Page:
1) Buy your tickets. Attend the event in person or remotely!
3) Donate. Make your 2021 Conservation Contribution online today!
4) Place your bid. GPC's Online Auction will be live September 1st through the 10th.
Featuring David Williams as Keynote Speaker
David B. Williams is an author, naturalist, and tour guide whose new book, Homewaters: A Human and Natural History of Puget Sound, is now available. He is also the author of the award-winning book Too High and Too Steep: Reshaping Seattle’s Topography, as well as Seattle Walks: Discovering History and Nature in the City and Stories in Stone: Travels Through Urban Geology. Williams is a Curatorial Associate at the Burke Museum. Follow him on Twitter @geologywriterJoin us at GPC's Virtual Celebration on October 1st to hear about Mindy's experience working alongside amazing Puget Sound partners to make the vision of this book a reality!
Homewaters: A Human and Natural History of Puget Sound
Focusing on the area south of Port Townsend and between the Cascade and Olympic mountains, author David Williams uncovers human and natural histories in, on, and around the Sound. In conversations with archaeologists, biologists, and tribal authorities, Williams traces how generations of humans have interacted with such species as geoducks, salmon, orcas, rockfish, and herring. He sheds light on how warfare shaped development and how people have moved across this maritime highway, in canoes, the mosquito fleet, and today’s ferry system. Witty, graceful, and deeply informed, Homewaters weaves history and science into a fascinating and hopeful narrative, one that will introduce newcomers to the astonishing life that inhabits the Sound and offers longtime residents new insight into and appreciation of the waters they call home.
Honoring Arthur Schick as the 2021 Gary Allen Cunningham Conservation Award recipient
Retired forester and life-long conservationist Art Schick began serving on Great Peninsula Conservancy’s board of directors in 2010. Since then, he has contributed significantly to GPC’s work as board president (2014-2016), as a member of both the conservation and stewardship committees, and as a volunteer steward for multiple properties. In 2020, Art Schick went door to door seeking neighbor support for the preservation of what is now GPC’s Burke Bay Preserve. Art’s efforts are the reason why GPC was able to close the project having met its fundraising goal to support site stewardship in perpetuity! For more information about the Burke Bay project, read GPC’s blog here.
The Gary Allen Cunningham Conservation Award recognizes a partner or volunteer who has made a significant contribution to GPC’s mission. Past recipients include: Dorothy Lind (2014), Chris Dunagan (2015), Paul Dorn (2016), Gary Cunningham (2017), Kate Kuhlman (2018), Ken Shawcroft (2019), Nancy and Dick D’Archangel (2020), and most recently, Arthur Schick (2021).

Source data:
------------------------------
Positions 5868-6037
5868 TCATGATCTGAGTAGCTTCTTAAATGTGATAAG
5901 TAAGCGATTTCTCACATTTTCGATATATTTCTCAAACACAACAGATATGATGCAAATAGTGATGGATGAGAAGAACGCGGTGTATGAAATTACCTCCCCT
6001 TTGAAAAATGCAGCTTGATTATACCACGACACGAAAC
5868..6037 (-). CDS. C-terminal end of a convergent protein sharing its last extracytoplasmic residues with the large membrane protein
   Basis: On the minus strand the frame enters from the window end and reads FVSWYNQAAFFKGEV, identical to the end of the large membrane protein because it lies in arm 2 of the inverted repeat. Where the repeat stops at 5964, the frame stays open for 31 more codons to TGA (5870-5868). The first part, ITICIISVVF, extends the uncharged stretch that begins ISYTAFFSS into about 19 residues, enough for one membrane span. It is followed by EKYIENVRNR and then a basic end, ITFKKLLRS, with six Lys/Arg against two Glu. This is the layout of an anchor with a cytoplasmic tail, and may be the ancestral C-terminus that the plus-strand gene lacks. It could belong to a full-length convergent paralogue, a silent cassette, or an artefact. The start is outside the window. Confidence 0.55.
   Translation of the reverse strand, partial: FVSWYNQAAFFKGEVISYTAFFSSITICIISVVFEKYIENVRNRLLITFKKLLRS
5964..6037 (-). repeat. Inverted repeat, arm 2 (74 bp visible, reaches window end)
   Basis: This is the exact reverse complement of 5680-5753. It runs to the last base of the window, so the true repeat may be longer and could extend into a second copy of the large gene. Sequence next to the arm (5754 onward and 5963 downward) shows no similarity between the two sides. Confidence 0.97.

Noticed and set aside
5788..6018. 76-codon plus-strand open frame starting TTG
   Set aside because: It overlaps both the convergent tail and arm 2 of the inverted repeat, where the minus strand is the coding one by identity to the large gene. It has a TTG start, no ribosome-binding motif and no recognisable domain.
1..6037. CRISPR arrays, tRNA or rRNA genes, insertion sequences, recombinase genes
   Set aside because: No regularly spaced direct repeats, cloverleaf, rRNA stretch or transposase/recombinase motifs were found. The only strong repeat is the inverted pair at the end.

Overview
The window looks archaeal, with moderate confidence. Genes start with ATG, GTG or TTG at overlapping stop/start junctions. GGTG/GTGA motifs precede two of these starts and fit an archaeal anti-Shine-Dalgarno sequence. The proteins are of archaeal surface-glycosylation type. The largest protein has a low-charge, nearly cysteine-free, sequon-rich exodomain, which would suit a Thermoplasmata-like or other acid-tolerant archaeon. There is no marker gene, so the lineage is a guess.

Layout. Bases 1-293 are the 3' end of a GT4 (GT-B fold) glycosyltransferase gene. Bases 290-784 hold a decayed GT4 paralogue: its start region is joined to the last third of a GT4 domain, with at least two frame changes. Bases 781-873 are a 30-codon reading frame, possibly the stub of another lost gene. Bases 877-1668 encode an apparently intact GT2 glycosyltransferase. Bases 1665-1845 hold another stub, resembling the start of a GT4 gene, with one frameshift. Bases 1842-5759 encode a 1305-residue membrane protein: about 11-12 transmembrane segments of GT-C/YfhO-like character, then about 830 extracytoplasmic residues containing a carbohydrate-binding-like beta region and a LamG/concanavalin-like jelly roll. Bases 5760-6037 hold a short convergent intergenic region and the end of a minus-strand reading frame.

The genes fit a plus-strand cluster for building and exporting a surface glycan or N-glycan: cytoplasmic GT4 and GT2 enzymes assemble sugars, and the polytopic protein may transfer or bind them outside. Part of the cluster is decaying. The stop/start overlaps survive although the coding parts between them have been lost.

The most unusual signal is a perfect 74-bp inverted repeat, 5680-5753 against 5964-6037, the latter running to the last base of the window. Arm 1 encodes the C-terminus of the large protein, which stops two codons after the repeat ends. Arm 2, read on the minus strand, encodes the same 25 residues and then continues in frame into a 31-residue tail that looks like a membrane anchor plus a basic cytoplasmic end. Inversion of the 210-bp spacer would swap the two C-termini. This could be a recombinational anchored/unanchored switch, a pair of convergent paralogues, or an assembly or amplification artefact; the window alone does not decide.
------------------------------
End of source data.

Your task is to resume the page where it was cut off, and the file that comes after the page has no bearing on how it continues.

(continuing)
An award worthy of Gary Allen Cunningham's name
In honor of GPC's 20th anniversary, GPC board and staff voted to rename the GPC Conservation Award after founding member Gary Allen Cunningham who passed away on August 9th, 2020. Gary had a long track record as a conservation advocate in Kitsap County. In 1969, he was a founding member of Hood Canal Environmental Council. In 1989, he became a founder of Kitsap Land Trust, which later merged with three other all-volunteer land trusts to form Great Peninsula Conservancy in 2000. Gary was Great Peninsula Conservancy’s first President, and he also served as Vice President, Secretary and Treasurer. Gary served as a pro bono attorney for GPC for 15 years, helping with real estate transactions, negotiating and preparing conservation easements, and general nonprofit issues. Gary continued to serve on GPC’s Conservation Committee to assess potential projects up until he succumbed to his battle with ALS. Through all his work, Gary was instrumental in protecting thousands of acres of habitat, woodlands, farmlands, vistas, and miles of trails and streams. Though he will be greatly missed, Great Peninsula Conservancy looks forward to celebrating Gary's memory by continuing the important work that he started.
Great Peninsula Conservancy (GPC) is an accredited nonprofit land trust protecting the natural habitats, rural landscapes, and open spaces of west Puget Sound. Great Peninsula Conservancy has helped protect more than 10,800 acres in Kitsap, Mason, and west Pierce County. Our mission is to conserve vibrant forests, streams, shorelines and community greenspaces for the next generation.
We're excited to celebrate with you at Great Peninsula Conservancy's Conservation Celebration on Friday, September 10th, 2020. A registration confirmation is on its way to your inbox now. If you have any questions do not hesitate to contact Claire Voris at email@example.com.
For more details about the lands and waters that your ticket purchase supports visit